I’ve been down with a bad sinus infection for the past week or so, limiting my normally busy summer routine. On the plus side, I’ve been able to do a lot of reading. One of my students recommended the Twilight series by Stephenie Meyer and I haven’t been able to put it down. In the first of this series, Twilight, we meet Bella, an insecure and clumsy high schooler who has just moved to Forks, Washington, to live with her divorced father, Charlie. Forks is the rainiest town in the United States, and Bella initially resents having to live there while her mother follows the fledgling baseball career of her new boyfriend.
Things change when Bella meets Edward Cullen, a mysterious seventeen-year-old with a big secret: he’s a vampire. Bella is drawn to Edward–and Edward finds Bella irresistible. The good news for Bella, though, is that she is not his next victim. Edward and his vampire family have learned to resist their blood lust by hunting only animals and blending with the human population of Forks. Soon Bella and Edward are deeply in love, resulting in a few raised eyebrows and more than a few real problems.
This novel, Meyer’s debut, is compellingly told and understandably popular. Meyer’s style can be a little overwrought at times, and the book does present a troublesome view of adolescent relationships (Bella seems all too submissive–literally ready to die for Edward), but overall, I recommend Twilight . I’m going to buy New Moon, the second in the series, this afternoon.
I can imagine using Twilight as a centerpiece for an entire unit on vampires/Dracula. You could supplement Twilight with Bram Stoker’s Dracula (Google Books), for example, or even excerpts from Anne Rice.
Update (July 1): A week later, I am finished with the second of the series, New Moon. When Edward and the Cullens leave Forks suddenly, Bella is left to fend for herself. This installment spends about 400 pages detailing the emerging friendship between Bella, who is heartbroken over Edward’s departure, and Jacob Black, a Quileute Indian who also happens to be a werewolf. Bella is a little slow to realize that her newfound friend runs with a pack of wolves (I was guessing this about halfway through the first book), but her relationship with Jacob definitely makes things interesting–particularly when Edward returns to Forks. You see, werewolves and vampires don’t get along so very well. . .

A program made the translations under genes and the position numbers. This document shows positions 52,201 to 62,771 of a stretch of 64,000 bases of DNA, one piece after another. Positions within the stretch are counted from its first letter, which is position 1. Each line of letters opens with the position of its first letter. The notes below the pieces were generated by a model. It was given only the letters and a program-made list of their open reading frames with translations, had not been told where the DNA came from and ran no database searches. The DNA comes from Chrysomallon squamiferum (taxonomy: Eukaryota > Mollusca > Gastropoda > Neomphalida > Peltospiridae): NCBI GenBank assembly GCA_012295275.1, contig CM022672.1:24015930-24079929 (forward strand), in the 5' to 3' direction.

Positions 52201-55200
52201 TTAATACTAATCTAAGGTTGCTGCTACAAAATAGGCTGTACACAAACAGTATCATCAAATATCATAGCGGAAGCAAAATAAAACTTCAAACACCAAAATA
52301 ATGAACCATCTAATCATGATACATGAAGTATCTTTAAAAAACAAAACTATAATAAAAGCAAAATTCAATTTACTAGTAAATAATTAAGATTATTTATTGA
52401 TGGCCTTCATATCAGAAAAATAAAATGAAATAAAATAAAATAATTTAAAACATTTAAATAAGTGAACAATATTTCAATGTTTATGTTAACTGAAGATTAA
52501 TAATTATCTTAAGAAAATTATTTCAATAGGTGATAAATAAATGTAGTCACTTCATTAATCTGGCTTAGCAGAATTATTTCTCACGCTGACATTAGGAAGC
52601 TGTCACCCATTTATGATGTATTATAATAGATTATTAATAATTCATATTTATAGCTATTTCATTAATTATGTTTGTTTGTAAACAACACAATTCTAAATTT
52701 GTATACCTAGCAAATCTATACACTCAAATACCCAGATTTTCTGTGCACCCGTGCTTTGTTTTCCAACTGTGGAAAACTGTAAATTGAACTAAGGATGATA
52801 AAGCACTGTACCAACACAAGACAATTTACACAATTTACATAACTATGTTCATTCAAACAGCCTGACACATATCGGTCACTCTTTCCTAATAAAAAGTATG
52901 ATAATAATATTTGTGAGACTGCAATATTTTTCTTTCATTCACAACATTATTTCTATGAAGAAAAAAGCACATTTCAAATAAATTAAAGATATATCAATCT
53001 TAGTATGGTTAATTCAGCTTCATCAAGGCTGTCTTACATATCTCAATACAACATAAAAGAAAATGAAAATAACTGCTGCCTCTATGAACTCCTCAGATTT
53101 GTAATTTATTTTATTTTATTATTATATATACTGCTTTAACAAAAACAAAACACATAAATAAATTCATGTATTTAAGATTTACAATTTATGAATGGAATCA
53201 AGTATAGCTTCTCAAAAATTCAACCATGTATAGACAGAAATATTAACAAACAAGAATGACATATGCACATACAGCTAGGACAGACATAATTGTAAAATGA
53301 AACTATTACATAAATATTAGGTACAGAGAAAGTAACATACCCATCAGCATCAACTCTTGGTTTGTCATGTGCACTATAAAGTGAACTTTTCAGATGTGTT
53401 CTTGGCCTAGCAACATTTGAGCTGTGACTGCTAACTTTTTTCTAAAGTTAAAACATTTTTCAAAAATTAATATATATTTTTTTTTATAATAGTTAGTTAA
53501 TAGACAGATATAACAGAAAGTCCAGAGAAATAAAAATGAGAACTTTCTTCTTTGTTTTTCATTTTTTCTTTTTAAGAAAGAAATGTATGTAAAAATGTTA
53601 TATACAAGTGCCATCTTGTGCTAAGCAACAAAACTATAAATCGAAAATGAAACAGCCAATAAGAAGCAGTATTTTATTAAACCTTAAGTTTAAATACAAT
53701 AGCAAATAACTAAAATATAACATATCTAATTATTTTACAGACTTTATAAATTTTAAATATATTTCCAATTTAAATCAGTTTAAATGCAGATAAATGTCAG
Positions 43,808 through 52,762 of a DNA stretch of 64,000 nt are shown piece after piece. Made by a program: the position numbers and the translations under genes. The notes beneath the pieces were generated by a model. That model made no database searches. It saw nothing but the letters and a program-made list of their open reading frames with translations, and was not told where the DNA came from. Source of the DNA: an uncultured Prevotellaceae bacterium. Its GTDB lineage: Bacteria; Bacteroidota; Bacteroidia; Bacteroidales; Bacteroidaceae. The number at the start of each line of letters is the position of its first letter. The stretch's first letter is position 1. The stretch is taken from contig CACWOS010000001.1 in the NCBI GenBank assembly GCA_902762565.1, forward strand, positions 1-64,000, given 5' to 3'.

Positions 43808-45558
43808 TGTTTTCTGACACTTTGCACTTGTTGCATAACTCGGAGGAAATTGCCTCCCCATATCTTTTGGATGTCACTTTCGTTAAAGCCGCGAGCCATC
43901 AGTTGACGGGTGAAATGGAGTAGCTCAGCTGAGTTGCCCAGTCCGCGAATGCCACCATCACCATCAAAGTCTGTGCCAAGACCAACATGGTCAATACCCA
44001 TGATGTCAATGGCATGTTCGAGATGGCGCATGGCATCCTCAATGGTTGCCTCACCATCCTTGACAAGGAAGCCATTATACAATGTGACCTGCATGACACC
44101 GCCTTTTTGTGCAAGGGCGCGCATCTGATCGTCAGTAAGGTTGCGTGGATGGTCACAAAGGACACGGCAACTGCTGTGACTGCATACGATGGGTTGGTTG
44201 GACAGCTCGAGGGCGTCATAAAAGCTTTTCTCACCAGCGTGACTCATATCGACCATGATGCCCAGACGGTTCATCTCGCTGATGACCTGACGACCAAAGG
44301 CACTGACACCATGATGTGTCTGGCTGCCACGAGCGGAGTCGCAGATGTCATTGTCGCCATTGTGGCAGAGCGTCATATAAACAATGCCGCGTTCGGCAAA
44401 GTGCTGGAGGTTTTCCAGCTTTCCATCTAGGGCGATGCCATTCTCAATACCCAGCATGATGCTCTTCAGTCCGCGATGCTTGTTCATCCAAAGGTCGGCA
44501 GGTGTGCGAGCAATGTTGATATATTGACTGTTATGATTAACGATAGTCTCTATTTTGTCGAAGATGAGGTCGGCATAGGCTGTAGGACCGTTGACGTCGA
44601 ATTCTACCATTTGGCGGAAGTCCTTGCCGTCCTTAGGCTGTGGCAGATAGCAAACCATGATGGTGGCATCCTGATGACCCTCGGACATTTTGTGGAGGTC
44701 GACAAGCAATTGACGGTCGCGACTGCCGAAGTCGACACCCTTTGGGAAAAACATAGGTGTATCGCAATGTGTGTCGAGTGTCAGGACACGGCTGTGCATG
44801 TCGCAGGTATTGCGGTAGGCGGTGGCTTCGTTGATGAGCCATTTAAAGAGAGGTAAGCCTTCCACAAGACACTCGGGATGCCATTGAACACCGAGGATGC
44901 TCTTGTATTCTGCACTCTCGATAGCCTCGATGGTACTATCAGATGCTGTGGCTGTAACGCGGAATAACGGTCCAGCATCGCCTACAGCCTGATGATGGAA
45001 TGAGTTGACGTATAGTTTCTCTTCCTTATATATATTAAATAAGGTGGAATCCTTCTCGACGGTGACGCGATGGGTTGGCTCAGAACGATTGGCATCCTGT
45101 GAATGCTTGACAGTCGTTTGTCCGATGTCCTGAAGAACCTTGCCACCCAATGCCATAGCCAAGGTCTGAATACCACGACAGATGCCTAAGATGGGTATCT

Update (July 8): Okay, so I count myself among the rabid fans of the Twilight series. I just finished the third book in the series–Eclipse. Like the first two installments, this one focuses on the relationship between Bella and Edward, but there’s a twist: Bella may or may not be in love with the werewolf Jacob Black, who befriended her when Edward abandoned her. Much of this book involves Bella trying to reconcile her feelings for Jacob with her desire to become a vampire and immortal companion of Edward. The plot also involves a larger conflict between the Cullen clan and an army of newly converted vampires recruited to kill Bella. Despite some stylistic excesses on Stephenie Meyer’s part (she never met an adverb she didn’t like), I’m absorbed in this compelling world and am looking forward to the August 2 release of the next installment, Breaking Dawn.
In the meantime, I’m on to Bram Stoker’s Dracula.